Environmental stewardship is being jeopardised by tightening rules, non-payment issues and policy turbulence following the EU referendum, farmers have said.
Some grassland farmers have withdrawn from stewardship due to Natural England ’asking the impossible’, while reported non-payment of Countryside Stewardship (CS) grants is fostering distrust.
Natural England is reviewing its funding policy for CS, which is financed through the Common Agricultural Policy, following the referendum.
For now it has closed the doors to new applicants, but farmers say these restrictions are being applied to claims under live CS agreements.
One farm consultant told Farmers Guardian: “Farmers who have large invoices to pay for walling, hedge planting and laying and other capital items which they have recently submitted claims for are not being paid.
“When I contacted Natural England recently, I was given the current situation following the referendum as the reason for non-payment. Obviously, for some farmers it will mean they’re unable to pay their contractors.”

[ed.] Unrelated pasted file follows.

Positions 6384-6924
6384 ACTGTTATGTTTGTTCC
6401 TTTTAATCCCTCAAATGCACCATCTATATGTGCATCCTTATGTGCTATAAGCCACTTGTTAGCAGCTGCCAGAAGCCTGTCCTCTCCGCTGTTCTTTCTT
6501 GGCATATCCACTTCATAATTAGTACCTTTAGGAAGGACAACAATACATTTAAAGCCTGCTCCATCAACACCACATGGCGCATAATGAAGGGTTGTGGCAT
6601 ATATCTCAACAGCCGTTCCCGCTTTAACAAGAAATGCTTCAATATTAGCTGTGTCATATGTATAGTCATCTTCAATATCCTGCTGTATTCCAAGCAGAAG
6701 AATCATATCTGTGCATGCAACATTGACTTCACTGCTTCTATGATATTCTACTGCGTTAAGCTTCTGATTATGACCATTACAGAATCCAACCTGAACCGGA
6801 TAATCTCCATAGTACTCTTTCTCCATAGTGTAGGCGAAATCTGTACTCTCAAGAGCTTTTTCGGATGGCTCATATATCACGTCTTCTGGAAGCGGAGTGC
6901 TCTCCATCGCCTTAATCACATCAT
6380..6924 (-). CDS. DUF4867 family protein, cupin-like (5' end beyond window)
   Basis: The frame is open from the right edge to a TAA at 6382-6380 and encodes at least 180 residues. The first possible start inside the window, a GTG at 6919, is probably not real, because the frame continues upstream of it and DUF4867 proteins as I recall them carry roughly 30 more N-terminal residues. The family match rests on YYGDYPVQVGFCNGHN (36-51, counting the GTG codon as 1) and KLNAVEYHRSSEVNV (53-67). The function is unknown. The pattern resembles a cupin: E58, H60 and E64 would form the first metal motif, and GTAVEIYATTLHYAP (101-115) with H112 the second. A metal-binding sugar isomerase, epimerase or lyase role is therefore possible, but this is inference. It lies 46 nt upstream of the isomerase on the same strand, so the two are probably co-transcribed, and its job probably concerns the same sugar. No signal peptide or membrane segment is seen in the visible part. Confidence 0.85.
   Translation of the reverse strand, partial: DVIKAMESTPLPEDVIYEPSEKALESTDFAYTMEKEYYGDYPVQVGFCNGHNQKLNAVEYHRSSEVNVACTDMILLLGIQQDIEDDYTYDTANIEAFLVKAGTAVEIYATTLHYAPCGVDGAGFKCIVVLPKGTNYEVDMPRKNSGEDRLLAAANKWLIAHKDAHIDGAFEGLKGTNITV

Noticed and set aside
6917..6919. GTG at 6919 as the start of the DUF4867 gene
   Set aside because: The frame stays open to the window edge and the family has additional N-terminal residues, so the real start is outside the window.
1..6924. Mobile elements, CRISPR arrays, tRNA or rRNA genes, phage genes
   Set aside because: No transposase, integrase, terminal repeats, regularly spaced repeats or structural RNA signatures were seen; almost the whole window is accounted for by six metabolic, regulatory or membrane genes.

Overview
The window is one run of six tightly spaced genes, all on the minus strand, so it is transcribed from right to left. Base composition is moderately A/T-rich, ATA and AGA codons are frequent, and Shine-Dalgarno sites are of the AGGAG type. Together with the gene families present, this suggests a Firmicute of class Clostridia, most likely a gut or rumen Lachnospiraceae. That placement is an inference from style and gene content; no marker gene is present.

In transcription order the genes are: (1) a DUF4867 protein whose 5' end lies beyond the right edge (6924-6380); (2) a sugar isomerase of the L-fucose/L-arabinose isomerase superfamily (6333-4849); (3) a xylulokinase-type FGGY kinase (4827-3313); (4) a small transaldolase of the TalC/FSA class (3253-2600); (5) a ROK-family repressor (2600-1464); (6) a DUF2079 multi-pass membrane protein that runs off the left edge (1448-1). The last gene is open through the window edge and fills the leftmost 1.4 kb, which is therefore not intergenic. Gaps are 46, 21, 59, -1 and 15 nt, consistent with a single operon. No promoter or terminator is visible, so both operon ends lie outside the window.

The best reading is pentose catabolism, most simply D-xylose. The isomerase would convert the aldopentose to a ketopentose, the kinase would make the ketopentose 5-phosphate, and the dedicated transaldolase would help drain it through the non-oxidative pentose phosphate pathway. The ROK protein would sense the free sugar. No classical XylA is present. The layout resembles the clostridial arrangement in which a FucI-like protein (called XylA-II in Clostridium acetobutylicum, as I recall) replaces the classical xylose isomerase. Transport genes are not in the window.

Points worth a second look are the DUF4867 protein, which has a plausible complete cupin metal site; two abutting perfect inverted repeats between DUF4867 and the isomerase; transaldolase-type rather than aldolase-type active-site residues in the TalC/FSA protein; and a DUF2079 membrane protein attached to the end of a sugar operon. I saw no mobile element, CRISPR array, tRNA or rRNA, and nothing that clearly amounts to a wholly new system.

Clare Jerman, chartered surveyor at Roger Parry and Partners, said she had met ’numerous farmers’ whose Entry Level Stewardship (ELS) agreements had expired and who wished to access CS, which replaced ELS last year.
“They were unable to do so due to tightening up of the rules, mainly for the low input grassland option,” she said.
Ms Jerman submitted just three applications, but in January Natural England sent back forms for low input grassland. “After having an agronomist look at the ground, none of my clients could meet the requirements of having nine species of grass per square metre,” she said.
Sheep farmer Roy Hughes, received £2,000 a year under ELS, but has given up claiming. “They were asking the impossible,” he said. “We were getting nothing out of it, the countryside was getting nothing out of it."
Mr Hughes was preparing to coppice his hedges this winter under Natural England’s hedgerow coppicing scheme, and had brought in a contractor to quote for the work, but it withdrew its offer in July, a move he puts down to Brexit. “They keep telling us we must look after the environment, now they do this,” he said.
A Natural England spokesman said: "The Government recognises the need for certainty when it comes to EU-managed projects and will make an announcement in due course.
”The Government will do what is needed to support our farmers as we leave the EU and make a success of Brexit.”